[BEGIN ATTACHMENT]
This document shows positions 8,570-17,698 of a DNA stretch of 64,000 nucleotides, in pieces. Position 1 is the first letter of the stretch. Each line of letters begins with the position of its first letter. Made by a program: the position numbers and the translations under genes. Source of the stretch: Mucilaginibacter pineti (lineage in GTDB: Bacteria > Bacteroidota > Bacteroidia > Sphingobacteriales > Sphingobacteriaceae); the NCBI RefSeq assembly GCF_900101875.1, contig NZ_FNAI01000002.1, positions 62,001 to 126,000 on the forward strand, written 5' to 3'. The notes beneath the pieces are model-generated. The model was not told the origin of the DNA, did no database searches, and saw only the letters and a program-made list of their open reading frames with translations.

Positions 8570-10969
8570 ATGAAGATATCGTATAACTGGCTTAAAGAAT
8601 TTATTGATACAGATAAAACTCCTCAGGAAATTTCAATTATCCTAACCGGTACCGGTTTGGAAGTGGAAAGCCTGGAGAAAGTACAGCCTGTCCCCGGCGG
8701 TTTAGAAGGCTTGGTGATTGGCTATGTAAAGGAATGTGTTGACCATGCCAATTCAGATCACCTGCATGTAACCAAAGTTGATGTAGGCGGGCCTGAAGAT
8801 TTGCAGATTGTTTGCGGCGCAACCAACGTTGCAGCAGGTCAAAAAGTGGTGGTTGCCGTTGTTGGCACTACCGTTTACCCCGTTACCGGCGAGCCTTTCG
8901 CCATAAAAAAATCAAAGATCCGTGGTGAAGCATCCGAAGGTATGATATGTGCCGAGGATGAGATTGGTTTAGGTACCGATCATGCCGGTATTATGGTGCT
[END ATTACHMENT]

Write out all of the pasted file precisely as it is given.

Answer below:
This document shows positions 8,570-17,698 of a DNA stretch of 64,000 nucleotides, in pieces. Position 1 is the first letter of the stretch. Each line of letters begins with the position of its first letter. Made by a program: the position numbers and the translations under genes. Source of the stretch: Mucilaginibacter pineti (lineage in GTDB: Bacteria > Bacteroidota > Bacteroidia > Sphingobacteriales > Sphingobacteriaceae); the NCBI RefSeq assembly GCF_900101875.1, contig NZ_FNAI01000002.1, positions 62,001 to 126,000 on the forward strand, written 5' to 3'. The notes beneath the pieces are model-generated. The model was not told the origin of the DNA, did no database searches, and saw only the letters and a program-made list of their open reading frames with translations.

Positions 8570-10969
8570 ATGAAGATATCGTATAACTGGCTTAAAGAAT
8601 TTATTGATACAGATAAAACTCCTCAGGAAATTTCAATTATCCTAACCGGTACCGGTTTGGAAGTGGAAAGCCTGGAGAAAGTACAGCCTGTCCCCGGCGG
8701 TTTAGAAGGCTTGGTGATTGGCTATGTAAAGGAATGTGTTGACCATGCCAATTCAGATCACCTGCATGTAACCAAAGTTGATGTAGGCGGGCCTGAAGAT
8801 TTGCAGATTGTTTGCGGCGCAACCAACGTTGCAGCAGGTCAAAAAGTGGTGGTTGCCGTTGTTGGCACTACCGTTTACCCCGTTACCGGCGAGCCTTTCG
8901 CCATAAAAAAATCAAAGATCCGTGGTGAAGCATCCGAAGGTATGATATGTGCCGAGGATGAGATTGGTTTAGGTACCGATCATGCCGGTATTATGGTGCT